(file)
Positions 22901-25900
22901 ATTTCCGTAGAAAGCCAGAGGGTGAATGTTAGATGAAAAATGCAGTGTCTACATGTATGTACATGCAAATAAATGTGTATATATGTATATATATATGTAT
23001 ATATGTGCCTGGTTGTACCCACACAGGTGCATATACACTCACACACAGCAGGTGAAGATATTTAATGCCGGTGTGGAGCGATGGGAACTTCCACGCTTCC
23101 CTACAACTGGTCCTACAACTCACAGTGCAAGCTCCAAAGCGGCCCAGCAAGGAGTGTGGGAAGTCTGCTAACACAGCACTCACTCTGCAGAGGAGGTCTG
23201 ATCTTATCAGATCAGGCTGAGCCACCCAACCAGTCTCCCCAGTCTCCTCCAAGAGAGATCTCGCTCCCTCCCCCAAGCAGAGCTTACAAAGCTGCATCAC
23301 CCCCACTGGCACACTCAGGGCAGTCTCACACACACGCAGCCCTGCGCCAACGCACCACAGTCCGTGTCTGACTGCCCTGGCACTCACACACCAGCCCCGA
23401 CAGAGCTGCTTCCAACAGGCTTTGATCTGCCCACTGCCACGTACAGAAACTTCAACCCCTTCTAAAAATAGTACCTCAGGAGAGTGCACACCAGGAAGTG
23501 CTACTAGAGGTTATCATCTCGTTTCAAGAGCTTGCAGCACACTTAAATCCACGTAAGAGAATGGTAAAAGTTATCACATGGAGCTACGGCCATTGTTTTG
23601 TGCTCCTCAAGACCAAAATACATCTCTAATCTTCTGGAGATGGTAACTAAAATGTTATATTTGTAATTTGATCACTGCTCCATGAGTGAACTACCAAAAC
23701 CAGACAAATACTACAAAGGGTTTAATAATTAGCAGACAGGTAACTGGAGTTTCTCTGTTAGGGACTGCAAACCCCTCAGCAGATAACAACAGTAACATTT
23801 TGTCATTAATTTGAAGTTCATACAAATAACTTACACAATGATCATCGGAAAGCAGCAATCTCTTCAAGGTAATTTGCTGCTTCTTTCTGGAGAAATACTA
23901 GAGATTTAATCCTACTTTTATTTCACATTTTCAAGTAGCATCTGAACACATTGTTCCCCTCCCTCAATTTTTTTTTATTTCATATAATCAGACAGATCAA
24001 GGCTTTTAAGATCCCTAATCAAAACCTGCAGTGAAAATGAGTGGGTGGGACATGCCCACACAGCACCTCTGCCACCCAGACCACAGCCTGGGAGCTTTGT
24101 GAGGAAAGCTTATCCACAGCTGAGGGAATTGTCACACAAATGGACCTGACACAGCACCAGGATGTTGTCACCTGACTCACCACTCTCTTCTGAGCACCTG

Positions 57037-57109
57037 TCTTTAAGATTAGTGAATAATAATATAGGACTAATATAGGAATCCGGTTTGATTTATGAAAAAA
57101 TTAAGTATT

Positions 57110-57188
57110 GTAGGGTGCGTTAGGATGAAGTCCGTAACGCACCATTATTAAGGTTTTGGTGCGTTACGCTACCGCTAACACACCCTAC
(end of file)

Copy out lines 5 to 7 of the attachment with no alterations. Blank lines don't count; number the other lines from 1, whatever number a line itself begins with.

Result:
23201 ATCTTATCAGATCAGGCTGAGCCACCCAACCAGTCTCCCCAGTCTCCTCCAAGAGAGATCTCGCTCCCTCCCCCAAGCAGAGCTTACAAAGCTGCATCAC
23301 CCCCACTGGCACACTCAGGGCAGTCTCACACACACGCAGCCCTGCGCCAACGCACCACAGTCCGTGTCTGACTGCCCTGGCACTCACACACCAGCCCCGA
23401 CAGAGCTGCTTCCAACAGGCTTTGATCTGCCCACTGCCACGTACAGAAACTTCAACCCCTTCTAAAAATAGTACCTCAGGAGAGTGCACACCAGGAAGTG